Now, I want to get back to that blob of rejection. What I thought of as my main problem is that I have trouble separating my identity from my work. To me, they are one and the same. So, in theory, if you reject my work, you reject me. Cute. But really, it provides an escape route for me, allows room for self-pity.

Let me tell a story. Years ago, I was head over heels for this woman. She invited me to spend New Year’s Eve with her and her friends. It was going to be a new millennium, and with it, a new love. Very romantic comedy. They picked me up at the bus station and she was so excited to see me. We got to her friend’s house and she seemed overly affectionate with this other guy. Her friend pulled me aside and let me know that they had hooked up the day before. And I realized that I was stuck hanging out with the woman of my dreams and her new boyfriend. It being 2000, many predictions surfaced about disasters and the end of the world. The next morning, I turned on the television and found no evidence of any such destruction. Disappointed, I stayed with our plans of spending the night at her parent’s house. We ate dinner and she openly discussed her new relationship, and I’ll never forget her parents turning towards me with a quizzical expression on their faces: So, who’s this guy, then?

Look how fresh this still is and it kind of stings to write it down. Added to this, the person who I’m talking about never knew how I felt. Over ten years ago and still part of that blob of rejection. I bring this up because it’s definitely in my top ten. But I never blamed this person, people follow their hearts and they don’t always end up where you want them. But by not talking about it, by pushing down my feelings, they manifest in other places, in other ways. And so, it’s not about The Walrus rejecting me, it’s that all these things are connected, how can they not be? And yeah, get over it, stop whining, and that’s true, but still, doesn’t it suck to get rejected, in whatever form?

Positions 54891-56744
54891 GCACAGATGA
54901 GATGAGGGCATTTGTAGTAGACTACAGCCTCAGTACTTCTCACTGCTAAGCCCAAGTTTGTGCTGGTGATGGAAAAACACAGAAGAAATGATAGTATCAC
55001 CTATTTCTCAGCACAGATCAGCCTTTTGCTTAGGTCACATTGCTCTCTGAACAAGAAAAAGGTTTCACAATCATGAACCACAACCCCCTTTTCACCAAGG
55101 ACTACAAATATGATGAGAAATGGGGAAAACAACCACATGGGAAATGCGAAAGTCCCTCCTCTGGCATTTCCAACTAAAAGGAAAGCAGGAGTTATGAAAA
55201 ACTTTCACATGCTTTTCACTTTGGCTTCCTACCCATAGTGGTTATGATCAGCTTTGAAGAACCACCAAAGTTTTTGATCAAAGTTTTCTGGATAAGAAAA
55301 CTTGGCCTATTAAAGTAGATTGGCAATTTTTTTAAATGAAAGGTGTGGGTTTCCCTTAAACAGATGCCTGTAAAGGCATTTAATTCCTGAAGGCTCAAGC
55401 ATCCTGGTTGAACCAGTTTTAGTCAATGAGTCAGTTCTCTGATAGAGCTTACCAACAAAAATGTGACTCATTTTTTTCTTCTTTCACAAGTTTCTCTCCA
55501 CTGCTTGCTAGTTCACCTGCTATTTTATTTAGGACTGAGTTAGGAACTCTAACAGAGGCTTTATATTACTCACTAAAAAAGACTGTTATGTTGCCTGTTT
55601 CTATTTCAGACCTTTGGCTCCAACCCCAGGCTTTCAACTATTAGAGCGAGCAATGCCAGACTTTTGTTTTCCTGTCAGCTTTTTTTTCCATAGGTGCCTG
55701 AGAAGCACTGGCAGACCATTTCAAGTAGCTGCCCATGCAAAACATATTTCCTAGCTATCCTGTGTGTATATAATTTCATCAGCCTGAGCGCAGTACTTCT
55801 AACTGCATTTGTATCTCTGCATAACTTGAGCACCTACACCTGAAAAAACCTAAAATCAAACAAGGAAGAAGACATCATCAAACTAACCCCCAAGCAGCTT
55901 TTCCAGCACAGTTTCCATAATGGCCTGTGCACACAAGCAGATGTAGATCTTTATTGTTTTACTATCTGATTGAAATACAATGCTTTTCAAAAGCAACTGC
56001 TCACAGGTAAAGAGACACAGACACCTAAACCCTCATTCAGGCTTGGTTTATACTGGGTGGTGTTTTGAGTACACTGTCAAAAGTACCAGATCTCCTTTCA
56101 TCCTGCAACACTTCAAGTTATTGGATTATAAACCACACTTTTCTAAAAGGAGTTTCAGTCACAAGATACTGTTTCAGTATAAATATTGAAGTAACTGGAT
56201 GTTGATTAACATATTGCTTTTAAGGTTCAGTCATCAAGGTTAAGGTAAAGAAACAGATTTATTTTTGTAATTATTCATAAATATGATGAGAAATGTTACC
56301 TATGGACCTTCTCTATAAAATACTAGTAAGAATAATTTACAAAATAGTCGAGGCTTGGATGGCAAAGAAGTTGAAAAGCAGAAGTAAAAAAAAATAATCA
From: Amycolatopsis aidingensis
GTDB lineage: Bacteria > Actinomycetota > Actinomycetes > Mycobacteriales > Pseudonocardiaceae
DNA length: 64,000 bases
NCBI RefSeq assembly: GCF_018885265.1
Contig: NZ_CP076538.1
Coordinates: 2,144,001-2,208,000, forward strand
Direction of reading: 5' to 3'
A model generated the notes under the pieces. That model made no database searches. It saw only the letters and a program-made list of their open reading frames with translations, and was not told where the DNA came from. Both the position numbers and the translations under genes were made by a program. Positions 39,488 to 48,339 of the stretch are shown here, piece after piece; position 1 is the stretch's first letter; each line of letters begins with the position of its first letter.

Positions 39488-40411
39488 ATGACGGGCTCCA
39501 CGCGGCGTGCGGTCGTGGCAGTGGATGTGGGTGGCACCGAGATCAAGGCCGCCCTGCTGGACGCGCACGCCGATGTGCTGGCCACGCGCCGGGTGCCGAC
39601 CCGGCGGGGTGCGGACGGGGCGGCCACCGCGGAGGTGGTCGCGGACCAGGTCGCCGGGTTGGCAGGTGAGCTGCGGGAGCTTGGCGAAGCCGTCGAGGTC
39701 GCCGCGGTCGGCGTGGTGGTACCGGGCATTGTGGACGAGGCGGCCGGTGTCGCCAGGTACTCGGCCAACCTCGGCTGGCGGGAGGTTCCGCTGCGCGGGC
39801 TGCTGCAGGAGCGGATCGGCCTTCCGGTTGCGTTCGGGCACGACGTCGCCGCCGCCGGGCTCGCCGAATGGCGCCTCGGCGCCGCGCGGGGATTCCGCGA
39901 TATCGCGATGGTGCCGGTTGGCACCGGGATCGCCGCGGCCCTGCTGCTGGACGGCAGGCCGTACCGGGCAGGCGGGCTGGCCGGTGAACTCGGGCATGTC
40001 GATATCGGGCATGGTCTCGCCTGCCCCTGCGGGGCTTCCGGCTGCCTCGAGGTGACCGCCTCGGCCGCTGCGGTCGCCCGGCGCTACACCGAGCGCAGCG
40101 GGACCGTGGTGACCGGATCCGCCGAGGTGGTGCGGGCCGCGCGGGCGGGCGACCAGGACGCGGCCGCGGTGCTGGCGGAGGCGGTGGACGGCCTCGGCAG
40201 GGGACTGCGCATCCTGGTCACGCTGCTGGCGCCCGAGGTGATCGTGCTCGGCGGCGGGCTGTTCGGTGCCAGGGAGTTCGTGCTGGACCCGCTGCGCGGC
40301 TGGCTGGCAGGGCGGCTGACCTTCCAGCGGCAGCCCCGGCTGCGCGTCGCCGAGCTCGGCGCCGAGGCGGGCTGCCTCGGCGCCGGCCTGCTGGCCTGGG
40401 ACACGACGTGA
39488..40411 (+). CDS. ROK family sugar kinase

As a way of redeeming myself, I finished with this:

Before I present myself as completely lost and burn every bridge, I received this rejection letter from Nicole Aragi, who discovered authors such as Junot Díaz and Jonathan Safran Foer. If she told me she was busy, I'd believe her.

Dear Mr. Dore,

Thank you for sending me an excerpt of your novel, The Walking Man. I'm so very sorry to be sending this letter but I'm afraid I can't offer to represent your work. I found much to admire in these pages and it's clear you are a talented writer but I simply did not connect fully enough with this material to feel I could champion your work effectively. I wish I wasn't sending such a disappointing response and I hope you find a terrific agent soon. Good luck and best wishes,

Nicole Aragi

To start, she spelled my name right. The message was short and maybe it's a form letter, but I still appreciated what was said. It made me feel like a human being actually went through my work and considered it. In fact, I even sent a letter in response because I felt as though I was actually writing to someone. I thanked her for a rejection letter.

Listen, I'm at the bottom of the bottom and at the end of the day, who gives a shit about my complaints. Take it or leave it.


John Paul Dore